Far Cry 5 is a great game brought down a bit by its predecessors. For years, the Far Cry series was known for each release being vastly different from the previous entry. However, since Ubisoft struck gold with Far Cry 3, subsequent games have followed the exact same formula.
Has Ubisoft made enough gameplay changes to keep things fresh and interesting? Far Cry 5 is fun and comfortable to play, but things are beginning to feel a bit stale in many respects.
At this point in the Far Cry series, there seems to be a déjà vu effect in place. You expect there to be an unnerving antagonist who has few moments to truly shine, but leaves an impact on the player when they do. Far Cry 5 attempts to replicate this success with the character of Joseph Seed.
Previous iconic antagonists Vaas and Pagan Min are tough acts to follow. Joseph Seed simply fails to bring memorable energy to the game. This in no way means that he isn’t a good character, though. The few scenes featuring Seed are really good and underlined with a sense of chilling tension. He just isn’t featured enough.
The duties of the antagonist are passed off to other members of the Seed family. From the quiet rage of the violent Jacob Seed, to the smiling, unsettling actions of John Seed, and finally to the pleasant creepiness of the mysterious Faith Seed, there are plenty of characters within the game that are able to bring Far Cry 5 to the level of previous villains. Each has their standout moments of plot and set pieces to keep you invested in the game.
The story itself is interesting enough. It chronicles the efforts of a rookie deputy to liberate the county of Hope, Montana from a vicious doomsday cult.
This initial plot is bolstered by varied and colorful supporting characters. Such characters include a preacher clad in a bulletproof vest at all times, the quiet leader of a desperate resistance hidden in the mountains of Montana, and various deputies relying on the rookie to help them bring an end to the dangerous Seed family.
Technically speaking, the gameplay of Far Cry 5 is incredibly well-polished and easy to play, baring a few open world bugs here and there. Anyone familiar with the series will feel right at home when sneaking, shooting, driving, or flying.
While there are some subtle gameplay enhancements instilled into the trusted formula, the game fails to add much to the series. What is new, however, is incredibly useful and fun to experiment with.
For example, Far Cry 5 features companion characters you can play alongside. These companions, or Guns for Hire, each have great character qualities and are actually useful for a variety of situations.
When you upgrade your abilities, you will also be able to bring multiple guns for hire with you. Some of these complement each other really well. For example, there is the lovable dog Boomer, who can instantly mark enemies for you from a range. Add in Jess Black, who can quietly take out any enemy with her trusty bow and a bit of range. Together, these two can almost break most cult compounds if used properly.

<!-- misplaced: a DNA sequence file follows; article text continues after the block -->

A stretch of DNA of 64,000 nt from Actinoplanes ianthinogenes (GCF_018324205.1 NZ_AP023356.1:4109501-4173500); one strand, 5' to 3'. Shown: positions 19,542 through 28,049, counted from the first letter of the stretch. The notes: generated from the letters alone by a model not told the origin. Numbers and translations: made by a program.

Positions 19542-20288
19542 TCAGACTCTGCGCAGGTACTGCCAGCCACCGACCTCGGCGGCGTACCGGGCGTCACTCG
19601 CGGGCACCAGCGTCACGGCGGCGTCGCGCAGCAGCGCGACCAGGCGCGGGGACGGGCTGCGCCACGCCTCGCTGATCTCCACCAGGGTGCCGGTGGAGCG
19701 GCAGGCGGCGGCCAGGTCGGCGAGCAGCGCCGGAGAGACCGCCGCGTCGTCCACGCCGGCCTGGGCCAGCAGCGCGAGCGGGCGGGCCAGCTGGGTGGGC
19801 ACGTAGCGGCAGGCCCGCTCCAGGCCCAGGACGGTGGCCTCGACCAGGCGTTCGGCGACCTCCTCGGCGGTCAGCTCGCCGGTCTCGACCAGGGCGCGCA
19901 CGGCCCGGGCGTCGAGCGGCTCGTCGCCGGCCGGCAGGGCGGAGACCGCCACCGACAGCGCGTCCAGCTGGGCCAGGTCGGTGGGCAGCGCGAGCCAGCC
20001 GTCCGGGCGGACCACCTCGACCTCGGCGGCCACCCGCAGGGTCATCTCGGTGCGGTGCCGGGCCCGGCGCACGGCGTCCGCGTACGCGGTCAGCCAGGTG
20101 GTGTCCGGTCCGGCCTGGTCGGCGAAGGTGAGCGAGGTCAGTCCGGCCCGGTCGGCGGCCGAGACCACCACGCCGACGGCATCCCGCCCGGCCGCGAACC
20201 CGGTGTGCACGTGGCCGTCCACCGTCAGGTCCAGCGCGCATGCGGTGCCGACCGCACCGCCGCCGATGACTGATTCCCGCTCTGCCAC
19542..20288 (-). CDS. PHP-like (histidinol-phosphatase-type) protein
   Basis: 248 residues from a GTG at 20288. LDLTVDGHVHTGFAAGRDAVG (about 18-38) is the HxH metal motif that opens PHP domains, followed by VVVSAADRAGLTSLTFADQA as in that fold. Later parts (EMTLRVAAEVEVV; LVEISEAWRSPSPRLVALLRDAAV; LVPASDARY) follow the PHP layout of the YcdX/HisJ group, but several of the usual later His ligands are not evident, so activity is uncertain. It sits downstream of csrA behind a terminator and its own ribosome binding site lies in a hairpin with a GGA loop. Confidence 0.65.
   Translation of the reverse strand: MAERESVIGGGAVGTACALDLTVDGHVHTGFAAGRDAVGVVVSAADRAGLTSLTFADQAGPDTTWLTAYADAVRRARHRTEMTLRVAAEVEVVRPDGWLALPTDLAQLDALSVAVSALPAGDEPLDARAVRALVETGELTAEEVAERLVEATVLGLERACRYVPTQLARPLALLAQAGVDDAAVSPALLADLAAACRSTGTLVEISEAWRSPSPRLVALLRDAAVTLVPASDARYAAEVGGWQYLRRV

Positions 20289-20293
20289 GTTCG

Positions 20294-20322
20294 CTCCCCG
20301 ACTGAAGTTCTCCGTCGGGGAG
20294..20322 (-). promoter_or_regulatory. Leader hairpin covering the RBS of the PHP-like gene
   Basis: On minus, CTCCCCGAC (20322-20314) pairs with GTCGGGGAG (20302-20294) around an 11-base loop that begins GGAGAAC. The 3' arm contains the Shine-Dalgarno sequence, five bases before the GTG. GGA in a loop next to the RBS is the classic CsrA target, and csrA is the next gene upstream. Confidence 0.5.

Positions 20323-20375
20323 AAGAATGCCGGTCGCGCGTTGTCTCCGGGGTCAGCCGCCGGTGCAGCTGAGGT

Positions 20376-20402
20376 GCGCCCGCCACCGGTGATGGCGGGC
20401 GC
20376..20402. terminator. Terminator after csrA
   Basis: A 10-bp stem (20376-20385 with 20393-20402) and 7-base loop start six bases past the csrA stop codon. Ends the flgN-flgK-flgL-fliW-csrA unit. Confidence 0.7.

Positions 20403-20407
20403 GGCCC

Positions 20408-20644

Speaking of cult compounds, the typical side quests from previous Far Cry games return. These include liberating compounds, rescuing hostages, blowing up enemy structures, as well as other series staple side content. But you no longer have to climb any towers in order to lift the fog of war from the map. This is a major quality of life improvement and makes the game flow much better.
Game flow is an important balance to maintain in order to keep the player interested. Unfortunately, the early hours of Far Cry 5 lost me a bit.
Hope County is divided up into three distinct regions, each ruled over by a member of the Seed family. You can tackle these regions in any order that you like, but I chose to take on the advised region of John Seed first.
Holland Valley is a beautiful region and great starting area to show off the visuals of Hope County. The content in the region is a bit lacking in excitement or interest, unfortunately. Sure, there are a few standout moments featuring side characters, but nothing really grabbed hold of me in the early game.
Luckily, this all changed in the two other regions where the game really took off in a big way and kept me invested until the credits rolled.
Far Cry 5 also offers a side mode called Arcade, where you are able to take on maps and challenges created by other players. In all honesty, the entire idea sounded tacked on and boring to me. That is until I tried it, of course.
When allowed to create content themselves, there will always be players who go above and beyond to create some incredible maps and challenges that show off the potential of the in-game level editor. The Far Cry Arcade is no different.
During my time in the Arcade, I played as an assassin in a beautiful Egyptian setting, relived the events of Die Hard in a first-person perspective, and even explored an alien crash site. There are surely hundreds of interesting and creative maps to be played here. This makes the Far Cry Arcade a mode you should try at least once.
You will certainly get your money’s worth of value from Far Cry 5. The game is loaded with standout set pieces, fun gameplay, plenty of upgrades and toys to work towards, as well as a side mode that will add hours worth of play time for you.
While the gameplay and formula is growing old at a steady rate, fans of the series will be more than pleased with Far Cry 5. And players who haven’t visited the series in a while will more than likely find enough to enjoy to make the experience worthwhile.